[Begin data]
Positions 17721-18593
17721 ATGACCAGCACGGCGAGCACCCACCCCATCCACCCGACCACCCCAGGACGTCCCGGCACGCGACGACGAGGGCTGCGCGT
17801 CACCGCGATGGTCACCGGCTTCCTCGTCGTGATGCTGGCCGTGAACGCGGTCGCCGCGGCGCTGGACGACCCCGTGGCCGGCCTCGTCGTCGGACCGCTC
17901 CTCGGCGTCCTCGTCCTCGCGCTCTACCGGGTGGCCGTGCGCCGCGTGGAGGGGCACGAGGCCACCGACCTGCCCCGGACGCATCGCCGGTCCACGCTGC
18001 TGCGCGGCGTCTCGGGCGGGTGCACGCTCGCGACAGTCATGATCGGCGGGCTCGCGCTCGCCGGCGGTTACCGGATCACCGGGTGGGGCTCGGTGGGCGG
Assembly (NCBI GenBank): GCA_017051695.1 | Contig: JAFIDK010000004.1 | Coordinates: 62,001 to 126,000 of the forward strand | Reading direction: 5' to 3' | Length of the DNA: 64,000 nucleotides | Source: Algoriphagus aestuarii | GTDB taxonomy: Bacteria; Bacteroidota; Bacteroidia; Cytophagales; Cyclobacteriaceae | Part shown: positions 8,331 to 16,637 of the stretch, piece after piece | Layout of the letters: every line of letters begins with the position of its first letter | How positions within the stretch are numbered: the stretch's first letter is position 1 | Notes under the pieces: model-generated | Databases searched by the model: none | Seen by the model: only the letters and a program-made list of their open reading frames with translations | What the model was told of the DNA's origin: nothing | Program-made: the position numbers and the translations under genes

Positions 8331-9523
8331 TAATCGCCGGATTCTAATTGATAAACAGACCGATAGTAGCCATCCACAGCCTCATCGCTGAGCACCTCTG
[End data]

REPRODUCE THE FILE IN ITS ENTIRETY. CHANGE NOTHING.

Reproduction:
Positions 17721-18593
17721 ATGACCAGCACGGCGAGCACCCACCCCATCCACCCGACCACCCCAGGACGTCCCGGCACGCGACGACGAGGGCTGCGCGT
17801 CACCGCGATGGTCACCGGCTTCCTCGTCGTGATGCTGGCCGTGAACGCGGTCGCCGCGGCGCTGGACGACCCCGTGGCCGGCCTCGTCGTCGGACCGCTC
17901 CTCGGCGTCCTCGTCCTCGCGCTCTACCGGGTGGCCGTGCGCCGCGTGGAGGGGCACGAGGCCACCGACCTGCCCCGGACGCATCGCCGGTCCACGCTGC
18001 TGCGCGGCGTCTCGGGCGGGTGCACGCTCGCGACAGTCATGATCGGCGGGCTCGCGCTCGCCGGCGGTTACCGGATCACCGGGTGGGGCTCGGTGGGCGG
Assembly (NCBI GenBank): GCA_017051695.1 | Contig: JAFIDK010000004.1 | Coordinates: 62,001 to 126,000 of the forward strand | Reading direction: 5' to 3' | Length of the DNA: 64,000 nucleotides | Source: Algoriphagus aestuarii | GTDB taxonomy: Bacteria; Bacteroidota; Bacteroidia; Cytophagales; Cyclobacteriaceae | Part shown: positions 8,331 to 16,637 of the stretch, piece after piece | Layout of the letters: every line of letters begins with the position of its first letter | How positions within the stretch are numbered: the stretch's first letter is position 1 | Notes under the pieces: model-generated | Databases searched by the model: none | Seen by the model: only the letters and a program-made list of their open reading frames with translations | What the model was told of the DNA's origin: nothing | Program-made: the position numbers and the translations under genes

Positions 8331-9523
8331 TAATCGCCGGATTCTAATTGATAAACAGACCGATAGTAGCCATCCACAGCCTCATCGCTGAGCACCTCTG